by Shawn Callahan
One [of] the speakers, David Hornsby, said there were three principles you should keep in mind when helping children to learn.
* Move from the heart to the head
* Move from the meaningful to the abstract
* Move from the known to the unknown
Great principles for any learning initiative at any age.
With this brief note, I don't really understand the three principles mentioned so I followed through to David Hornsby's website and found a resource page which seems to contain a number of interesting articles.
The first article, Whole Teaching, Whole Schools, Whole Teachers by John P Miller wrote:
To establish the rhythm, flow, and vitality that energize the classroom, whole teaching incorporates three instructional approaches:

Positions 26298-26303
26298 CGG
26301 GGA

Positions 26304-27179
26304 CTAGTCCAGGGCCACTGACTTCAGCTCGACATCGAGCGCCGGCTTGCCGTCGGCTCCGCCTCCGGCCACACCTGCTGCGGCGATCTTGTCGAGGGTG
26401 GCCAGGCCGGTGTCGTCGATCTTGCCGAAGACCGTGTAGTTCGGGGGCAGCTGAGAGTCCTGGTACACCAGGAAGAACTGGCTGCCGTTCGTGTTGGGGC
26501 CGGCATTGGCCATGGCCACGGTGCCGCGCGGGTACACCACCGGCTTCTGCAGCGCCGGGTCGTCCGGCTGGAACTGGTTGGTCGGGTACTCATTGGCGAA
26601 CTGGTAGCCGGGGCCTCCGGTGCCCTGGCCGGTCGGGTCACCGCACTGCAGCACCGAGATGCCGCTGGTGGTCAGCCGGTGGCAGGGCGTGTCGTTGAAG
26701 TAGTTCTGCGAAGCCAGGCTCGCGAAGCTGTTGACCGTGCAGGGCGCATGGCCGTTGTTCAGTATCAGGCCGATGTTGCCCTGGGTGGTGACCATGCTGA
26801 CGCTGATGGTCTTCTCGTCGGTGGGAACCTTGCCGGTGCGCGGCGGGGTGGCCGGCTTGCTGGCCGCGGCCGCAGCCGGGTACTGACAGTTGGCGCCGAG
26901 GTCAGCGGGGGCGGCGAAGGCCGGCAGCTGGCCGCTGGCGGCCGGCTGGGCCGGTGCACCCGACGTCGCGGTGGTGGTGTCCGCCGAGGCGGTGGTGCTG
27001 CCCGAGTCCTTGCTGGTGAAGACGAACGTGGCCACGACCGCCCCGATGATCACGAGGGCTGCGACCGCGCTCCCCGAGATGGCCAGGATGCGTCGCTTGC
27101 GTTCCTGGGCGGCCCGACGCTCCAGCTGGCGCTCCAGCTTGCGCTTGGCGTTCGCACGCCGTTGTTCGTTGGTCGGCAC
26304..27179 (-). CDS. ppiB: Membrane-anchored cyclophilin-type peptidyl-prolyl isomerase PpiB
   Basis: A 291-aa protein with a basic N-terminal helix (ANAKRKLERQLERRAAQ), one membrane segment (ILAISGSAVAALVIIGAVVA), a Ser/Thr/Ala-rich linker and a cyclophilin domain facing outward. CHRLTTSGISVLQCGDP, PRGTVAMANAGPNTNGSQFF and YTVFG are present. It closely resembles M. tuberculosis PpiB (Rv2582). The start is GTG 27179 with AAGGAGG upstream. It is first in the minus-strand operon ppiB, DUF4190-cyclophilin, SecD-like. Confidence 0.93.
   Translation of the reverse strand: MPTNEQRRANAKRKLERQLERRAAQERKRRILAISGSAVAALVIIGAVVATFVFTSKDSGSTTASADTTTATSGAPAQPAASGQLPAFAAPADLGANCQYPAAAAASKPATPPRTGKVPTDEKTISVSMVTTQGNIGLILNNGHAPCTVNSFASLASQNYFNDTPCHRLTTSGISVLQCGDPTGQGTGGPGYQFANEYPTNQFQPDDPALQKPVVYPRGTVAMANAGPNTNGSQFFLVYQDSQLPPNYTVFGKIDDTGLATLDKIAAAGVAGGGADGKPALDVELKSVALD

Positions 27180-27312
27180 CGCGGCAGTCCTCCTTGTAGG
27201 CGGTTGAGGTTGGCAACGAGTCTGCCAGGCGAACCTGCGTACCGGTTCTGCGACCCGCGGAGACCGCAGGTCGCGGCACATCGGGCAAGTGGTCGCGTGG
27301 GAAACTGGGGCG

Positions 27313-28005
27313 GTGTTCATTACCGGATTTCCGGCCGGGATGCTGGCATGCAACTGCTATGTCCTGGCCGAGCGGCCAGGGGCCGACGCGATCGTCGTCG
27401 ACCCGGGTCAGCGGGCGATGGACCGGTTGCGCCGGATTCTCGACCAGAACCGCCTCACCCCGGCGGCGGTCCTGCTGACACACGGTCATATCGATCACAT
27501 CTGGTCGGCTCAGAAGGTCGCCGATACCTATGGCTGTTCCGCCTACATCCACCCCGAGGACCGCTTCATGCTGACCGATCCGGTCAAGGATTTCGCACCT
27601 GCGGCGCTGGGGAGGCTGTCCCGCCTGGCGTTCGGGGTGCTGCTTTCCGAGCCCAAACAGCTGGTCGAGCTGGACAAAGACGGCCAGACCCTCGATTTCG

* Transmission teaching involves the student receiving and accumulating knowledge and skills—for example, by reading a textbook or listening to a teacher's explanation. Transmission teaching is appropriate when we begin to learn a particular skill. For example, when we learn to drive a car, we study the basic rules of driving by reading the driving handbook in preparation for a written test.
* Transactional teaching involves the student in solving a cognitive problem or pursuing some form of inquiry—usually based on a set of procedures, which may be rooted in a particular discipline, such as physics or history.
* Transformational teaching connects the student and the curriculum more deeply—for example, through such strategies as cooperative learning, drama, and role playing.
Another links to UNICEF's 7th report card which provides a comprehensive assessment of the lives and well-being of children and adolescents in the economically advanced nations.
Explore at your own pleasure!